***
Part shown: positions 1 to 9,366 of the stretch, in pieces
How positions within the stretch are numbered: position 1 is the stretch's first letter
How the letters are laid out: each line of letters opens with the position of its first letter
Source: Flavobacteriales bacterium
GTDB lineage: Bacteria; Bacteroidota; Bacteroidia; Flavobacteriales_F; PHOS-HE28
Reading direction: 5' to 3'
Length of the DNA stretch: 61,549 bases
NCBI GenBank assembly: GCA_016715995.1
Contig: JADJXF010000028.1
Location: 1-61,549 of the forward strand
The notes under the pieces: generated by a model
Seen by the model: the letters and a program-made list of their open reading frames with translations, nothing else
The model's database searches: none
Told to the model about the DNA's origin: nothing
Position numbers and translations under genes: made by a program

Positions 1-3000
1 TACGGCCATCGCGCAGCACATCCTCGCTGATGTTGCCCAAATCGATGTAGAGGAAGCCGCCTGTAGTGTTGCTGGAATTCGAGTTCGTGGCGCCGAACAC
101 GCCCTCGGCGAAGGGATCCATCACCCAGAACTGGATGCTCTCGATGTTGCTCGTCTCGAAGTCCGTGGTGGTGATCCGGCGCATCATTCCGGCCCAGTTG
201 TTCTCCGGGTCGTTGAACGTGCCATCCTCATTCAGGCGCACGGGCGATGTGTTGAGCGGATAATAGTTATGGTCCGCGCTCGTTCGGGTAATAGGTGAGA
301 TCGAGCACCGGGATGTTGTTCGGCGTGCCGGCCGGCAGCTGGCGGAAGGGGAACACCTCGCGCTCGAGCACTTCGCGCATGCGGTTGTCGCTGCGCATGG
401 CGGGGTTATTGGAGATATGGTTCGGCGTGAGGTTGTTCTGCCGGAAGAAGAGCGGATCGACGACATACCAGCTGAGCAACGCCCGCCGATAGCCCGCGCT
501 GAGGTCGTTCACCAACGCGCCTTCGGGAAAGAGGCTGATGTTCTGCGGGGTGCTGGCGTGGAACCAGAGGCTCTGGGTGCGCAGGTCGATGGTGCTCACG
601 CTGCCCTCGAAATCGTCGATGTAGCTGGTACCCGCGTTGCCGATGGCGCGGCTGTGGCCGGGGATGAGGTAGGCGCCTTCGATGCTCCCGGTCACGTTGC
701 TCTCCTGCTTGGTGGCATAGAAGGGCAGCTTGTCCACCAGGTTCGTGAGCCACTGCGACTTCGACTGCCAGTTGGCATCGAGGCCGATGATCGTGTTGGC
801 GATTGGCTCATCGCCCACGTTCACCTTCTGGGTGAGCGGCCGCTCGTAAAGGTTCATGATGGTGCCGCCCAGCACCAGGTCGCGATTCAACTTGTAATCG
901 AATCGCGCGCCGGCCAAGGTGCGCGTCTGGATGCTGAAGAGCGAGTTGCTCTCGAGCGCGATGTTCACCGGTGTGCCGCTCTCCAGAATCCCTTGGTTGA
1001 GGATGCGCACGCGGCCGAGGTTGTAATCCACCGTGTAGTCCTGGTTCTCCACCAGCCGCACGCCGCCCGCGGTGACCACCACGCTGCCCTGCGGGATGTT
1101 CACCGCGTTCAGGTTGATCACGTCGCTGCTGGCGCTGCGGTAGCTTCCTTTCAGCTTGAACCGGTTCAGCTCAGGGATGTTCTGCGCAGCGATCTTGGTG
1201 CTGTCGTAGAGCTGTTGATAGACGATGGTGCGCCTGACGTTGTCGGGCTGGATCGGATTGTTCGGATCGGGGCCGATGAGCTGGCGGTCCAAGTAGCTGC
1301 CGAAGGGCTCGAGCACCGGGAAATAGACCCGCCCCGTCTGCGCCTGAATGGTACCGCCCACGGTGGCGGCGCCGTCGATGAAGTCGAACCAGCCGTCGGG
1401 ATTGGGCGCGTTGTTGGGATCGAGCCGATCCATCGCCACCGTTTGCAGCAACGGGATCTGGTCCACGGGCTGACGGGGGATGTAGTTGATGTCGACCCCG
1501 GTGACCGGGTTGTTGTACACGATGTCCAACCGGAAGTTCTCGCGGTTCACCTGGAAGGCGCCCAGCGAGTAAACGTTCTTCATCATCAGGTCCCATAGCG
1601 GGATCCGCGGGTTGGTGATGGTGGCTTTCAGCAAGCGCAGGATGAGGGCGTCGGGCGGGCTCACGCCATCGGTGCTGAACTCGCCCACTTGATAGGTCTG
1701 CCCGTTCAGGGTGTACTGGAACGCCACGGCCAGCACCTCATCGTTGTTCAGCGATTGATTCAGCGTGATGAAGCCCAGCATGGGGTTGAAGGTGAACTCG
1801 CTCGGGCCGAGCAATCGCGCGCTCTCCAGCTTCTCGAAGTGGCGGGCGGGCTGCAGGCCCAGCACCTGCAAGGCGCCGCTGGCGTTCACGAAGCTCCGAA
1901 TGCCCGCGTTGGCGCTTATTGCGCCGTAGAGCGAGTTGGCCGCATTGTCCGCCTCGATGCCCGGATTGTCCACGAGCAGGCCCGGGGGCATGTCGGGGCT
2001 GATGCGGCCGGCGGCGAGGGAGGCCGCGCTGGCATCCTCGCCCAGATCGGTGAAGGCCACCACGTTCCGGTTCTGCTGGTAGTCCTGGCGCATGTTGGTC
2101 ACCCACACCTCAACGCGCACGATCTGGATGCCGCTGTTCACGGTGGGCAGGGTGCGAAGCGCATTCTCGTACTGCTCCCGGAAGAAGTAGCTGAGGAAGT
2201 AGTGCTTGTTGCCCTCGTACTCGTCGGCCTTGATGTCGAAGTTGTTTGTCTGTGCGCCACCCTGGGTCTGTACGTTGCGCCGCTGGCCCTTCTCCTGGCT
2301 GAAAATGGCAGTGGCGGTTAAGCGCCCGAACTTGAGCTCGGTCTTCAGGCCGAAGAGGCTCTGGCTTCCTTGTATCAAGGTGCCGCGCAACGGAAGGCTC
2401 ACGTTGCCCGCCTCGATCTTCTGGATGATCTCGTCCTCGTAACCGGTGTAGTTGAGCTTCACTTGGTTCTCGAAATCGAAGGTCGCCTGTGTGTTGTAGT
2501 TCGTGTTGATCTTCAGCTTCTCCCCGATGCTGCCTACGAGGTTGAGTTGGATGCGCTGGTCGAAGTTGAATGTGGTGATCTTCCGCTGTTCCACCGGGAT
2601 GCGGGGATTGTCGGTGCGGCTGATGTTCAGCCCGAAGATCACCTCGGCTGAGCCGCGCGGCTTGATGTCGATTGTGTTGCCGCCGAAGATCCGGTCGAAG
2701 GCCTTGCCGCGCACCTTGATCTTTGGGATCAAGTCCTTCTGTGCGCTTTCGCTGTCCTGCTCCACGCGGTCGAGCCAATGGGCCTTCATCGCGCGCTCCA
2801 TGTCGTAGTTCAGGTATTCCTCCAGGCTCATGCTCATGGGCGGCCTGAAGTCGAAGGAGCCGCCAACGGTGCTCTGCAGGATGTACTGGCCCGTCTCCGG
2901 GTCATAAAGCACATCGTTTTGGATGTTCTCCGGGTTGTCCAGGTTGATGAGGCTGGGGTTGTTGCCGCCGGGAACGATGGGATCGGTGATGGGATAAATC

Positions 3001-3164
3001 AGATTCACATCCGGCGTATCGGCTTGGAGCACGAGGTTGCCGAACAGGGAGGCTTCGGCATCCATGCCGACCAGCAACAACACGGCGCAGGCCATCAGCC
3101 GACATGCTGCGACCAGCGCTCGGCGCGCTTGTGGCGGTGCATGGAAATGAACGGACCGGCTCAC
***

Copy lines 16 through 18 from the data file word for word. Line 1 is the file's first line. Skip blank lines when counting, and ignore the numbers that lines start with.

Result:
Positions 1-3000
1 TACGGCCATCGCGCAGCACATCCTCGCTGATGTTGCCCAAATCGATGTAGAGGAAGCCGCCTGTAGTGTTGCTGGAATTCGAGTTCGTGGCGCCGAACAC
101 GCCCTCGGCGAAGGGATCCATCACCCAGAACTGGATGCTCTCGATGTTGCTCGTCTCGAAGTCCGTGGTGGTGATCCGGCGCATCATTCCGGCCCAGTTG